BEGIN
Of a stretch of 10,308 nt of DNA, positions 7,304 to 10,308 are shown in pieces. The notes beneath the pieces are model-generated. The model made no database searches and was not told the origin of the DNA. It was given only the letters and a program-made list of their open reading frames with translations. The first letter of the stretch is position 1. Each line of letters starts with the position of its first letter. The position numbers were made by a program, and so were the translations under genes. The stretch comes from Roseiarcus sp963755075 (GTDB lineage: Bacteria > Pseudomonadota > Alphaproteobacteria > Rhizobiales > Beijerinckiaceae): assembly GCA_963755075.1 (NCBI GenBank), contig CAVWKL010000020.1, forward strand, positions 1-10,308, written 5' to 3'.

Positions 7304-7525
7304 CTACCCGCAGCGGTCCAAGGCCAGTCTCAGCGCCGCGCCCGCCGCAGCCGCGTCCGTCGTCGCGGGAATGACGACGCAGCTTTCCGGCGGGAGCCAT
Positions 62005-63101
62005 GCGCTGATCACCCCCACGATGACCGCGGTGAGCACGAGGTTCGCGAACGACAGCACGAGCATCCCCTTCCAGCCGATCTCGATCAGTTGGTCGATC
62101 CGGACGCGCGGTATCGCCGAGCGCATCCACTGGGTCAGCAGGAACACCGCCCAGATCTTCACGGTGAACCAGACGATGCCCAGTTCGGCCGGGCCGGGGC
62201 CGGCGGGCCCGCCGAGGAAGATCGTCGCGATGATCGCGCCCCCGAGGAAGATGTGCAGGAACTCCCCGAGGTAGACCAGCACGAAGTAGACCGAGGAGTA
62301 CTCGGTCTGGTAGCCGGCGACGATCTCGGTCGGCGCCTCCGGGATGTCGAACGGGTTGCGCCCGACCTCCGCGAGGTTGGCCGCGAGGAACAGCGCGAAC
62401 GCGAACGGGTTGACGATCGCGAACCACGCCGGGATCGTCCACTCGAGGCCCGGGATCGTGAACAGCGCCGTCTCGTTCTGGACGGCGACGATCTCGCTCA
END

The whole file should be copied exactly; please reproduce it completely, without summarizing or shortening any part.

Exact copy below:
Of a stretch of 10,308 nt of DNA, positions 7,304 to 10,308 are shown in pieces. The notes beneath the pieces are model-generated. The model made no database searches and was not told the origin of the DNA. It was given only the letters and a program-made list of their open reading frames with translations. The first letter of the stretch is position 1. Each line of letters starts with the position of its first letter. The position numbers were made by a program, and so were the translations under genes. The stretch comes from Roseiarcus sp963755075 (GTDB lineage: Bacteria > Pseudomonadota > Alphaproteobacteria > Rhizobiales > Beijerinckiaceae): assembly GCA_963755075.1 (NCBI GenBank), contig CAVWKL010000020.1, forward strand, positions 1-10,308, written 5' to 3'.

Positions 7304-7525
7304 CTACCCGCAGCGGTCCAAGGCCAGTCTCAGCGCCGCGCCCGCCGCAGCCGCGTCCGTCGTCGCGGGAATGACGACGCAGCTTTCCGGCGGGAGCCAT
Positions 62005-63101
62005 GCGCTGATCACCCCCACGATGACCGCGGTGAGCACGAGGTTCGCGAACGACAGCACGAGCATCCCCTTCCAGCCGATCTCGATCAGTTGGTCGATC
62101 CGGACGCGCGGTATCGCCGAGCGCATCCACTGGGTCAGCAGGAACACCGCCCAGATCTTCACGGTGAACCAGACGATGCCCAGTTCGGCCGGGCCGGGGC
62201 CGGCGGGCCCGCCGAGGAAGATCGTCGCGATGATCGCGCCCCCGAGGAAGATGTGCAGGAACTCCCCGAGGTAGACCAGCACGAAGTAGACCGAGGAGTA
62301 CTCGGTCTGGTAGCCGGCGACGATCTCGGTCGGCGCCTCCGGGATGTCGAACGGGTTGCGCCCGACCTCCGCGAGGTTGGCCGCGAGGAACAGCGCGAAC
62401 GCGAACGGGTTGACGATCGCGAACCACGCCGGGATCGTCCACTCGAGGCCCGGGATCGTGAACAGCGCCGTCTCGTTCTGGACGGCGACGATCTCGCTCA